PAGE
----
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Barry Sonnenfeld directs an all-too-brief UFO romp with Men In Black.

By Coury Turczyn

July 14, 1997:  All across the land, dead cows are missing their rectums. In the far reaches of distant ranches, they lay on their sides, blankly gazing up at the sky in a rigor mortis grimace, as if wondering: "Why the heck did this happen to me?" And all we can say is: aliens. Extraterrestrials. Little green men. They've got an agenda and, unfortunately, it involves procuring lots and lots of cow rectums. Who are we to understand why?

Likewise, it's difficult to comprehend the sudden wave of UFO mania engulfing every iota of our popular culture. What was once a charming puzzle has become an unending maze of alien autopsies, crop circles, human abductions, government cover-ups, and FOX-TV specials. It used to be fun to hear tales of UFO sightings; now it's become a deadly serious topic for many people who've made it their personal mission to pursue the "truth" (even if it requires suicide pacts). When a few hundred-thousand folks show up in Roswell, New Mexico to celebrate the supposed crash of a flying saucer, you know that our cultural fixation with UFOs has eclipsed its amusing beginnings. Now it's Serious Business.

The only logical human reaction to such cosmically unexplainable phenomenon is to laugh--which, thankfully, director Barry Sonnenfeld does with Men In Black. I'm not sure if local comic book scribe Lowell Cunningham intended his concept to be a straight-ahead comedy, but it's all for the good. Men In Black provides much-needed comic relief from all of our earnest UFO mytho-logizing with an entertaining conceit: not only are aliens nothing to get worked up over, they can actually be quite annoying--so much so that we have an entire government agency to keep them in line. It's a wonderful scenario, buoyed by great casting, cool production design, and a witty script...all which seem underutilized in a weak storyline that lasts only a little over 90 minutes.

Sonnenfeld, a former cinematographer (he was director of photography on several Coen brothers flicks), has a keen visual sense (as seen in the Addams Family movies and his last film, Get Shorty) that reaches a new peak with Men In Black. With production designer Bo Welch, he's cast the MIB organization as a kind of futuristic SWAT team--from the early '60s. Ever attired in black suits, skinny ties, and Ray-Bans, they travel to UFO problem areas in big black sedans, looking like wayward cast members of The Man from U.N.C.L.E. Their mission is to not only apprehend misbehaving aliens (there are 1,500 of them here at any given time, mostly in Manhattan) but to keep their presence on Earth a secret. They oversee this massive task from MIB HQ, located in what appears to be a giant vent room for the Holland Tunnel in New York City--it's a delight of early '60s futurism, with egg- shaped chairs, white ovoid desks, and spacey wall hangings.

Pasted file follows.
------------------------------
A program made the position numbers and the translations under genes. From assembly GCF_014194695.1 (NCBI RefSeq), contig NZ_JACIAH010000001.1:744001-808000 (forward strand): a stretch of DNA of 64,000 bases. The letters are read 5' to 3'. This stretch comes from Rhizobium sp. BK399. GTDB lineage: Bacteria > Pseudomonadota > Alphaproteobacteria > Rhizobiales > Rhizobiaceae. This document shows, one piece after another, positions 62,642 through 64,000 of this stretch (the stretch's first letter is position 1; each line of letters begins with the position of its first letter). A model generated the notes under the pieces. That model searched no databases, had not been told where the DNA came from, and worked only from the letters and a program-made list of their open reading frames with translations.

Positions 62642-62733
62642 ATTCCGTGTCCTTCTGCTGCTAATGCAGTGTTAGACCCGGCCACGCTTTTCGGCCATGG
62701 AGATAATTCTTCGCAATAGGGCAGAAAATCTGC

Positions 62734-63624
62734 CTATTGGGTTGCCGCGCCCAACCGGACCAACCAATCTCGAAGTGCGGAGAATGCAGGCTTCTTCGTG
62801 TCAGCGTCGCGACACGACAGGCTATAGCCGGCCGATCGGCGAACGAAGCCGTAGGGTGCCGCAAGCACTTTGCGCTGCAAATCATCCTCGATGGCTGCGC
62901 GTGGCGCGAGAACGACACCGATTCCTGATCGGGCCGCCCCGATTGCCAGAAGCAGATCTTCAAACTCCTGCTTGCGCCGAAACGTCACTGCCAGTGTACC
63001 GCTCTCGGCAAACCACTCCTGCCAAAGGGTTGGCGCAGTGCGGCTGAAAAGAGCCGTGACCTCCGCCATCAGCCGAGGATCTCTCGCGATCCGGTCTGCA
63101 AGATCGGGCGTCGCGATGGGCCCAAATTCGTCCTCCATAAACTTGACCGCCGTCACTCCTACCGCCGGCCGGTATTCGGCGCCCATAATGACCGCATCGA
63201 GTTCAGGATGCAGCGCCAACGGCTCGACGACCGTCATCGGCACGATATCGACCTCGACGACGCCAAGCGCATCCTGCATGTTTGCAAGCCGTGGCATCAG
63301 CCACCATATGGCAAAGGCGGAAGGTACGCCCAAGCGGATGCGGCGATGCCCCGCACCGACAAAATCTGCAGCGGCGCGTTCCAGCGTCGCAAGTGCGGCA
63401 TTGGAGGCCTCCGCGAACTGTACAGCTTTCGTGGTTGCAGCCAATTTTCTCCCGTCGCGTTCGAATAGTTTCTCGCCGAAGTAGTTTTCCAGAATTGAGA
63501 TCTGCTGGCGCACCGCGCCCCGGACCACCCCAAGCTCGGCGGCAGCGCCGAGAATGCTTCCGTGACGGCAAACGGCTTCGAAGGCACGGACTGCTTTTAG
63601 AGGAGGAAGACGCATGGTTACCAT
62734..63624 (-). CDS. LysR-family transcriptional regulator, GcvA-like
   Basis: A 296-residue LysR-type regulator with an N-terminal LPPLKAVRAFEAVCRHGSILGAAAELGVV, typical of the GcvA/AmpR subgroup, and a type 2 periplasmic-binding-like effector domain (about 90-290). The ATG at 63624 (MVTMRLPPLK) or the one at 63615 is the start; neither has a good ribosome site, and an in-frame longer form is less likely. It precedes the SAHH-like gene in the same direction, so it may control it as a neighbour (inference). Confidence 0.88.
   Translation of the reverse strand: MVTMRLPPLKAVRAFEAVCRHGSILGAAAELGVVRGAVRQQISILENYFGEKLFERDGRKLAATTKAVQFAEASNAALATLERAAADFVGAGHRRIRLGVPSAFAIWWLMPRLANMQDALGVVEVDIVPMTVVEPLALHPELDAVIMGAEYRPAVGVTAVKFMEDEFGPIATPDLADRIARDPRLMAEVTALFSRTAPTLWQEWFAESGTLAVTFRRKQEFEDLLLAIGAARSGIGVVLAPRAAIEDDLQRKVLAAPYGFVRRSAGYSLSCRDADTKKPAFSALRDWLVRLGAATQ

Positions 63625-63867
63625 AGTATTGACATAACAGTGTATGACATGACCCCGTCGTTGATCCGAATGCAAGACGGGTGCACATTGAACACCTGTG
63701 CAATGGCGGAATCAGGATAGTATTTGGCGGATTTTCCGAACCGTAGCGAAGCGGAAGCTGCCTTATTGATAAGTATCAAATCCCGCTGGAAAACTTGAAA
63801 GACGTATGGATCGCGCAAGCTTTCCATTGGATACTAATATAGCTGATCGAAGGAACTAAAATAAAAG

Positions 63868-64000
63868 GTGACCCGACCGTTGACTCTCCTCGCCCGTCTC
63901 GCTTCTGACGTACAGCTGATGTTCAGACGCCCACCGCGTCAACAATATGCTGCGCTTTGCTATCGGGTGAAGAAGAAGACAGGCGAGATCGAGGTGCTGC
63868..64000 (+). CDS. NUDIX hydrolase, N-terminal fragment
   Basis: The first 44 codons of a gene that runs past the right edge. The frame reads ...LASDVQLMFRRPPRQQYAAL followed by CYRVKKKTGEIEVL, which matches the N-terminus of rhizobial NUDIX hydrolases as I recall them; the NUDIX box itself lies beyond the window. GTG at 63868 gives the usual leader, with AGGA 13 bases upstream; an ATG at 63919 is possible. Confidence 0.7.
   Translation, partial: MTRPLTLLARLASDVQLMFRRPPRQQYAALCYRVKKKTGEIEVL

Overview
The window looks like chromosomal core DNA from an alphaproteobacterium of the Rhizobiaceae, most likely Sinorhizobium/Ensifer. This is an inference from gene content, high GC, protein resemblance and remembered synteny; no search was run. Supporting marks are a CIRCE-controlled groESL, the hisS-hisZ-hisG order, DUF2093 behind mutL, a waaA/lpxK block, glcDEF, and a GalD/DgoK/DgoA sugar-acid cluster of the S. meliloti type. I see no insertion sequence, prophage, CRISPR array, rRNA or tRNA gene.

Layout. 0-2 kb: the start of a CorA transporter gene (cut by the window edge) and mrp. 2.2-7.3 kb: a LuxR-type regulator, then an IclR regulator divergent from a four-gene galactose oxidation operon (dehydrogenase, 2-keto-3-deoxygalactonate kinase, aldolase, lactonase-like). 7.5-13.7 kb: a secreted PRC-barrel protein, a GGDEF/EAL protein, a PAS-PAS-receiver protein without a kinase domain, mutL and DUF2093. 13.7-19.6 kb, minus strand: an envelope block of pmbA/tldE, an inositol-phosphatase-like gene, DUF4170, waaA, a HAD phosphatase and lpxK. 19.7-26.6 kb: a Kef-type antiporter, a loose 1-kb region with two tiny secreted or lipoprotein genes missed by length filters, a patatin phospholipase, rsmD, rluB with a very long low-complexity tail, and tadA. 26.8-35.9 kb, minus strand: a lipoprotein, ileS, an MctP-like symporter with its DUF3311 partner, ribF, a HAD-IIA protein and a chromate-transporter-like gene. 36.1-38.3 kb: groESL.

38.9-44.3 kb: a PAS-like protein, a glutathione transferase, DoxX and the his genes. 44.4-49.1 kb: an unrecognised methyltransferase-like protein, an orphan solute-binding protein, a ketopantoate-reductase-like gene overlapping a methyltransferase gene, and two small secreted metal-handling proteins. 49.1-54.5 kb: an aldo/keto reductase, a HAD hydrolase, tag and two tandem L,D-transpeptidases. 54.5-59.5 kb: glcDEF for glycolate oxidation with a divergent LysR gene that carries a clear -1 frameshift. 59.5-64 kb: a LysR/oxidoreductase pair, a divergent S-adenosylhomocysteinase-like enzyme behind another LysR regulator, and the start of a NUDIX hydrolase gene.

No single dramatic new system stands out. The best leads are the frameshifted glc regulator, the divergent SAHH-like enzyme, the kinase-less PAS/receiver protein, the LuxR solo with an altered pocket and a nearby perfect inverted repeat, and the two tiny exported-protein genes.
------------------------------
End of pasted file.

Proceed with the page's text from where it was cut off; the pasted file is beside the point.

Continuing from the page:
All this isn't merely a stylish affectation, however--it actually works with the story. The MIB, we later learn, developed its mission after some intergalactic refugees touched down outside NYC in 1961. In fact, the 1964 World's Fair--with its space travel theme--was a "cover" to secrete the aliens' flying saucers as attractions. Since then, the Earth has become an apolitical zone for alien refugees, and the ultra-secret MIB (funded by holding patents on alien technology like Velcro) makes sure they integrate smoothly into human society. The Men In Black just never updated their "look."

This is all highly clever stuff, well thought out, and entertainingly executed. Why, then, does Sonnenfeld never really exploit it? He and screenwriter Ed Solomon smoothly introduce this nifty scenario, and then don't really take it very far. Our main characters, agents Jay (Will Smith) and Kay (Tommy Lee Jones), mostly involve themselves with teaching newcomer Jay the ropes, which is all entertaining stuff. Smith is a natural at appearing cocky and unsure of himself all at once, while Jones has impeccable timing as his stone-faced straightman. They have a good buddy cop chemistry, and are a pleasure to watch. But what comes after that?

What we get is a rather simplistic mission involving a bug-like alien, Edgar (Vincent D'Onofrio with a surprisingly comic touch) who has assassinated an alien ambassador, ticking off its countrymen who threaten to blow up the Earth unless the MIB apprehend Edgar pronto. The result is pretty obvious, and accomplished very easily and quickly by our heroes. Ho-hum.

What we don't get is the pleasure of seeing all those cool elements we were introduced to at work: we see lots of aliens, but don't get to really meet any of them; we see lots of neato MIB equipment, but don't get to see much of it in action; we do get to meet some great character actors (Rip Torn and Linda Fiorentino) but don't get to see them do much acting. And the action sequences are sparse--couldn't we at least see Jay and Kay do a few more missions before the "grand" finale? And did the finale have to be so simplistic?

After that fizzy introduction to Men In Black's "universe," the rest of its story falls dissappointingly flat. That said, its pure inventiveness makes Men In Black the best summer movie this year, and Smith's charisma does indeed carry the day; he's not a fluke. But by the movie's end, you'll still be left wanting more...so here's looking forward to that sequel.

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